Concerns about stability and security in both established nearshoring locations and emergent regions, such as North Africa and the Middle East, also remain a key consideration for businesses in their decision-making. 41% and 45% of global respondents said they expected the security situation in Middle East and North Africa, respectively, to worsen somewhat over time; however they recognise that assessments of these two regions are less certain than for other regions.

In contrast, 61% of business leaders in the survey say they expect an improvement in the security outlook in Eastern Europe, their top preferred nearshoring destination, which may in turn hasten Eastern Europe’s power to command higher labour rates, and possibly risk the region’s popularity.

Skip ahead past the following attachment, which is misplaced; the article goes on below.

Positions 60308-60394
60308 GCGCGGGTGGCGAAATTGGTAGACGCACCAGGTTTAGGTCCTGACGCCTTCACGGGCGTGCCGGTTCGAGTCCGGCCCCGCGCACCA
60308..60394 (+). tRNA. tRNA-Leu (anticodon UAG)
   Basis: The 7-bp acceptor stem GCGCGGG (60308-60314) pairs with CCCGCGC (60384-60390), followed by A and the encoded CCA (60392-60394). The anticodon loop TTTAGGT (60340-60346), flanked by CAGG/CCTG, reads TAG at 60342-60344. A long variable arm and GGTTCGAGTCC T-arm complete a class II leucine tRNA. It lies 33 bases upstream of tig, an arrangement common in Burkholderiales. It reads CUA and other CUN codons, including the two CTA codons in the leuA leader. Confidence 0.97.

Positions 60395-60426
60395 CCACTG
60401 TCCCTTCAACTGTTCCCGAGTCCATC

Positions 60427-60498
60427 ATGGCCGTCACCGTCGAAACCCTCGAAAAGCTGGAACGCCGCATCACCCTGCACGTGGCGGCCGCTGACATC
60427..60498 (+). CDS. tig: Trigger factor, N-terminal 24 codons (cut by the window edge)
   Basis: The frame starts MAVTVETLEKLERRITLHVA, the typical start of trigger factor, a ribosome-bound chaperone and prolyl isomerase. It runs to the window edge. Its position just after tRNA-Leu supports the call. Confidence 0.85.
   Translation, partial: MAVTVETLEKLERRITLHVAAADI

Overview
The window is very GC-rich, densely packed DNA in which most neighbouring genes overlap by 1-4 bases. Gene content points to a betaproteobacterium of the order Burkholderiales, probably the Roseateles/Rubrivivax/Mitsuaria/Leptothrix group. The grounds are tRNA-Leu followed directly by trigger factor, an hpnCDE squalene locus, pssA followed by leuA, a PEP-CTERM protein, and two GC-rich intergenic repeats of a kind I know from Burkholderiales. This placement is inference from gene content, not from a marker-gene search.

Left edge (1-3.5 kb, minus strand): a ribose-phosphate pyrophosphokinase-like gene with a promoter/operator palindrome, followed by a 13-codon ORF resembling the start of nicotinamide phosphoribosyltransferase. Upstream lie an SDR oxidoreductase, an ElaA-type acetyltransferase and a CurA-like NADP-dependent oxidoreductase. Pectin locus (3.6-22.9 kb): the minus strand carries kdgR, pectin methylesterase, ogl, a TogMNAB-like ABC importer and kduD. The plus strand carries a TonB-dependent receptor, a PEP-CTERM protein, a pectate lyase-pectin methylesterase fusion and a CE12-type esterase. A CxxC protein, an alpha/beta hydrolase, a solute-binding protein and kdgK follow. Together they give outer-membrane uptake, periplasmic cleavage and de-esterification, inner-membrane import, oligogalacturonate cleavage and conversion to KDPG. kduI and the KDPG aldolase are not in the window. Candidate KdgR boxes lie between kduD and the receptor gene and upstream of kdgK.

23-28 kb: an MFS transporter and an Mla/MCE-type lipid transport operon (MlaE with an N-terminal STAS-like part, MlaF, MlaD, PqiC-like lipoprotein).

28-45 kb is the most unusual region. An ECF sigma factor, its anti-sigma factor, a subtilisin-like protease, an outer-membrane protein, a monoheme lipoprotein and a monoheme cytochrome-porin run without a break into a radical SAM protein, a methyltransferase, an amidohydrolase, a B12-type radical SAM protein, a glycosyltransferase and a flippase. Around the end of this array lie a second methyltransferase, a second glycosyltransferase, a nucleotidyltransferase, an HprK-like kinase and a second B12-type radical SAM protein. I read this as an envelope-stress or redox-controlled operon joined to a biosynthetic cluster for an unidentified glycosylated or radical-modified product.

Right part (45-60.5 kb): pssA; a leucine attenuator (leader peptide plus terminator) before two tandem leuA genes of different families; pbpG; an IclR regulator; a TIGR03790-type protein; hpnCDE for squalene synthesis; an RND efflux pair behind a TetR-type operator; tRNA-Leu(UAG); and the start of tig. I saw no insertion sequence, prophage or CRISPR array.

Despite some of these concerns, there are numerous benefits to nearshoring cited by respondents. Lower freight costs, improved speed-to-market and customer service improvements are seen as the biggest benefits of nearshoring across both Western European and North American firms. AlixPartners study also suggests that the benefits of properly addressing and working through nearshoring issues can be significant. 

According to the survey, the average estimated savings from nearshoring cited by all respondents was 8.5% globally, up from 6.3% in 2014. The majority of respondents globally forecast savings of 0 to 5%; however 63% of Western European firms estimate total landed-cost savings of 6 to 15%.